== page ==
This was in eastern Montana, where her father moved the family from Washington, D.C., to take a job as a medical doctor at the local VA clinic. Thomas was the fourth of six children in a strictly observant Catholic household. Growing up, Thomas and her family experienced racial discrimination in small and large ways.
“My dad faced a lot of discrimination in the hospitals; from other doctors, from patients who didn’t want him to touch them,” Thomas recounted. “My mom going to every single one of our basketball games and nobody’s sitting by her and nobody asking her to be part of the booster club.” In high school, during a discussion about nuclear proliferation, a teacher told the class that “gooks and Japs are out to get us.”
But there is, of course, another side to that story.
“There are also people in Montana that I grew up with that are the most hardworking, loving people I’ve ever met in my life,” Thomas was quick to point out. “A lot of professors that I meet do not come from rural areas. So I have a hard time explaining to them what it’s like to be in school with people who get up at four or five in the morning to take care of the horses and the farm stuff, come to school; have school dances every Friday, Saturday night that are mostly country music and everybody two steps.”
This dichotomy sparked in her a lifelong passion for justice, equality, and the exploration of intersectional identities that now lights up her classes at Colby.
Thomas’s approach to her scholarship is interdisciplinary, with an emphasis on feminist and critical race theory, and she cites scholars Sara Ahmed and Kimberlé Crenshaw as inspirations and influences.
“I hear a lot, ‘I don’t want to say something if it’s not on the right track.’ I have to push back and say, ‘Silence is not a right track either.’” —Sonja Thomas, assistant professor of women’s, gender, and sexuality studies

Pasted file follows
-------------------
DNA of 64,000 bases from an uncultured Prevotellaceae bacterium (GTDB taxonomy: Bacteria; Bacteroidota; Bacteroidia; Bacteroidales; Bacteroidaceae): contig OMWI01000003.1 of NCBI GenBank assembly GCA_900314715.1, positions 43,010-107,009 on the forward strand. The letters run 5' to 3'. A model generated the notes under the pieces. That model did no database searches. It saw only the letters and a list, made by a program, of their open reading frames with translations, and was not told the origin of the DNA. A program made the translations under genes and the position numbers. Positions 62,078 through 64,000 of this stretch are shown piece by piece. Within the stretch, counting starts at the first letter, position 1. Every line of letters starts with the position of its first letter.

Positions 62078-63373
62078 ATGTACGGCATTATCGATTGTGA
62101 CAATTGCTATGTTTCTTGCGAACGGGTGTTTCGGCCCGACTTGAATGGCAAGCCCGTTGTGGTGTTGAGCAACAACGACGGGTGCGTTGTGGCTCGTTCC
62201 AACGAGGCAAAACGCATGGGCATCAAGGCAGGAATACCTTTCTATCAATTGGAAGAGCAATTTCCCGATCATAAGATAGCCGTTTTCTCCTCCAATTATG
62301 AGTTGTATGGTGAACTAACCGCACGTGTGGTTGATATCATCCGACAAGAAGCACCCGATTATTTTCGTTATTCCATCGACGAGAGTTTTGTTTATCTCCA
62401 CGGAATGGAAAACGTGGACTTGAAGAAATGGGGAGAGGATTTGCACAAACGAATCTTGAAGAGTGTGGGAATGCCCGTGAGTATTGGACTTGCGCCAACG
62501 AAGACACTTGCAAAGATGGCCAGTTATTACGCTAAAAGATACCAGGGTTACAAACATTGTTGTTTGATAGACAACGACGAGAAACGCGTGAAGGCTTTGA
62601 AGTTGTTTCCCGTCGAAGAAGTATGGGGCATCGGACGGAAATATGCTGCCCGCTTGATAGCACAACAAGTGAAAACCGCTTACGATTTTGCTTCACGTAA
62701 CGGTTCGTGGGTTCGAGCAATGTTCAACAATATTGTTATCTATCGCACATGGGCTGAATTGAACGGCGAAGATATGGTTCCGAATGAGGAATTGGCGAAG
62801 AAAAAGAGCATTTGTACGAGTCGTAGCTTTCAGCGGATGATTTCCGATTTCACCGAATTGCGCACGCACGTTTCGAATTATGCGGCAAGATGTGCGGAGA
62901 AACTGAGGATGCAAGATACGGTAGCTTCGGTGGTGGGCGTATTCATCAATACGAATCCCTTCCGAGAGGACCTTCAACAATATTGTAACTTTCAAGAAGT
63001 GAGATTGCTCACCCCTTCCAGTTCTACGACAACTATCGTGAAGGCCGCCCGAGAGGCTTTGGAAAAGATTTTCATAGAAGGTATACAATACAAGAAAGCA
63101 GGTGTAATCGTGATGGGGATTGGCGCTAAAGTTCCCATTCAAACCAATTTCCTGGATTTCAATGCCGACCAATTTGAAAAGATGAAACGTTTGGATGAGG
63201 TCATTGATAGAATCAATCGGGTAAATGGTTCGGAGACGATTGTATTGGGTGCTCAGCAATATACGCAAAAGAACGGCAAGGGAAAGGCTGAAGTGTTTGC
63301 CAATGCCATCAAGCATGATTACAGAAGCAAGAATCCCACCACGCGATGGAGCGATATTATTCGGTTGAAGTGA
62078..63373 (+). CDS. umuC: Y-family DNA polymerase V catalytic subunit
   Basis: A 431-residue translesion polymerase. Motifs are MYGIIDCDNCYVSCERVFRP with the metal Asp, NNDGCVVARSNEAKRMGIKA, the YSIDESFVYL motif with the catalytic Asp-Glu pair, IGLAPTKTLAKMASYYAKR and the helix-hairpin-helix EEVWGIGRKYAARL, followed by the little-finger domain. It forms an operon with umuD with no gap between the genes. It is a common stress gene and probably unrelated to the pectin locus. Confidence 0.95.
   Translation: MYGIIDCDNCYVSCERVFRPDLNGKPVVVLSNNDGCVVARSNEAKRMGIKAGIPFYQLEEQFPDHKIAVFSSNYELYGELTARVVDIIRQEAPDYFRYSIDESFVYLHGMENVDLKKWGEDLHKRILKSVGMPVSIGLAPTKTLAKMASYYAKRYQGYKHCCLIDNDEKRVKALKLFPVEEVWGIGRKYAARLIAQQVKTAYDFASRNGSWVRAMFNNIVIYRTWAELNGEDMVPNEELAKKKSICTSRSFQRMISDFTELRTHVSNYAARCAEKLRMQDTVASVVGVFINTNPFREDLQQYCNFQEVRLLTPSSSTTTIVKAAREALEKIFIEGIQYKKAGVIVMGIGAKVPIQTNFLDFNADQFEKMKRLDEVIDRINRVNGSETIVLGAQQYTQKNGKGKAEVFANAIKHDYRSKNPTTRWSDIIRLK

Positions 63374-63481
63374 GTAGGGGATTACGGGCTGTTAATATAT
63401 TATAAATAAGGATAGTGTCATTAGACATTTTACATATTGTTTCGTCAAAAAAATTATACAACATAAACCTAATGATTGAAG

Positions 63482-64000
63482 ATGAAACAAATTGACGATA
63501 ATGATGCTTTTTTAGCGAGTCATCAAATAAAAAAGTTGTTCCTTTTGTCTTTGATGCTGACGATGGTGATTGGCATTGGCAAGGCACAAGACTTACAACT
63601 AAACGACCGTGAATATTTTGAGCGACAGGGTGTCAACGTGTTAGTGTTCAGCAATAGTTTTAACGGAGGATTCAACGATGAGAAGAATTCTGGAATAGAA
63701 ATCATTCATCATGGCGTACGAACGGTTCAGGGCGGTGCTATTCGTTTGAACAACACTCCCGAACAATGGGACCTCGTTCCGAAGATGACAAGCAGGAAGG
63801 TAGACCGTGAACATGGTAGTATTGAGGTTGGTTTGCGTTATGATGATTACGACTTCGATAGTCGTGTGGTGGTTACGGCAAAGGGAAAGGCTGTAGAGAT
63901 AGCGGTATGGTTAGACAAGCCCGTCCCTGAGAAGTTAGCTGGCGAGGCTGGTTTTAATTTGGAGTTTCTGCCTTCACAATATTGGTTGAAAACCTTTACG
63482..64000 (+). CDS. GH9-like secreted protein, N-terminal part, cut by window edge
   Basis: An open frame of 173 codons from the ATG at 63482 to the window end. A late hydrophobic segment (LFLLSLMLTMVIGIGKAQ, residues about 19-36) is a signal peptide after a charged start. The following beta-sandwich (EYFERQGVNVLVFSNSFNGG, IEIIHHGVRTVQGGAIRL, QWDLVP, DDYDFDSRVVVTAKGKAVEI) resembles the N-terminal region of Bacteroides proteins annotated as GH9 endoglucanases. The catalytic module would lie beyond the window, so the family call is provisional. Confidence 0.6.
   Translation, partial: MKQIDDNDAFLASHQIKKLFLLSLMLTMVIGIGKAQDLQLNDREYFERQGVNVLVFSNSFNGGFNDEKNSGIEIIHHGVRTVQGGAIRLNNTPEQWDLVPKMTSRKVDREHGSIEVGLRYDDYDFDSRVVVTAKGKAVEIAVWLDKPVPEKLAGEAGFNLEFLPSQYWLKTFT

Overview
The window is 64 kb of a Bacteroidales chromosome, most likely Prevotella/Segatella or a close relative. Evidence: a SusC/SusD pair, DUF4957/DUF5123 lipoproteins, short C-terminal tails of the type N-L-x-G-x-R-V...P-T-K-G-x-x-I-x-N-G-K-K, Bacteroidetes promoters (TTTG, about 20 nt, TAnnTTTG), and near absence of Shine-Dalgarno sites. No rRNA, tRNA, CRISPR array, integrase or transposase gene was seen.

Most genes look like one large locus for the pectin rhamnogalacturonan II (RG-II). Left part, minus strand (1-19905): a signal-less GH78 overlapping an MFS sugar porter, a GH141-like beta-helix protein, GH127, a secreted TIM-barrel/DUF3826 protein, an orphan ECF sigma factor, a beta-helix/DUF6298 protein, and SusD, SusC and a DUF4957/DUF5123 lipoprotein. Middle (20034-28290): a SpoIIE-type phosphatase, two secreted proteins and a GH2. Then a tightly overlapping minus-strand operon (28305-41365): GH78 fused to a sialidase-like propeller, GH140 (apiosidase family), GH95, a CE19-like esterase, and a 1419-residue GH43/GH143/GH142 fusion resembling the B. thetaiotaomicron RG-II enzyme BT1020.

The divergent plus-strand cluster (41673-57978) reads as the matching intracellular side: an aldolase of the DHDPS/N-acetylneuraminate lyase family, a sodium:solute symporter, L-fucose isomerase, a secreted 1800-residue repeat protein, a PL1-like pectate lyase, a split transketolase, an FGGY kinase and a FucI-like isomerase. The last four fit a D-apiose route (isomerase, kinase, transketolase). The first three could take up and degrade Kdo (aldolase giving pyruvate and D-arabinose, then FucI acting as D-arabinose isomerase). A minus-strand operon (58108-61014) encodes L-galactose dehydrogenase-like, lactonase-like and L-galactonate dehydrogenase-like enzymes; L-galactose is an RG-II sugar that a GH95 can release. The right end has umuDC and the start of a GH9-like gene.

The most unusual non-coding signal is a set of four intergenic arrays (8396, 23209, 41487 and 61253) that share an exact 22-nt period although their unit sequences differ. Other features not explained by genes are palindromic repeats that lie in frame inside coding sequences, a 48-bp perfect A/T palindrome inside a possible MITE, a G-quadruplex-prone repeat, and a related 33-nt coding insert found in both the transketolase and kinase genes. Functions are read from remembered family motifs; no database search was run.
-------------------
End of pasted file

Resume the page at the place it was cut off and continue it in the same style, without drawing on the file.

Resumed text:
“What I love about teaching at Colby is that I have freedom to do innovative things,” said Thomas. “I can put things together that I think are supposed to be together in this interdisciplinary way and come up with assignments that challenge and reward my students.” That has meant asking students to write a hypothetical memo to Indian constitution delegates about minority protections, or a full-fledged grant proposal for an NGO of their own creation.
Thomas teaches a class on critical race theory through the African-American vernacular tradition of tap.
Just as she encourages students to see discrimination around them, Thomas isn’t afraid to mine her own life for research inspiration. This fall, she published a book, Privileged Minorities, that explores the history of her parents’ minority religious tradition, Syrian Christianity, a sect that does not refer to nationality but to Saint Thomas Christians who perform their liturgical mass in the Syriac, or Aramaic, language. Through a feminist lens, she examines the relative privilege of Syrian Christian women compared to other classes, castes, and religions, while also using it as a case study to explore subjugation and domination of women and religious minorities on a broader scale.
One of the hurdles in talking about structural, systemic discrimination, says Thomas, is people’s impulse to defend individual actions and belief systems (“I have black friends,” “I teach my kids the importance of diversity”) at the expense of examining their place in a system where race, gender, and ability are real factors in people’s differing experiences.
She says the biggest thing is for her students to take a risk.
“Teaching race in central Maine, I have predominantly white students, who come into the classroom, who are going to really talk about race.”
Many of those white students are uncomfortable, Thomas said. “I hear a lot of, ‘I don’t want to say something if it’s not on the right track.’ I have to push back and say, ‘Silence is not a right track either.’”
How to guide that conversation?
“I always ask that we steer clear of personal experience as the beginning and end of our analysis,” Thomas said. “Rather, if we must start with personal experience, we need to delve further into the ideas the texts/authors are presenting. And not shut down discussion by using our own racial authority and racial authenticity.”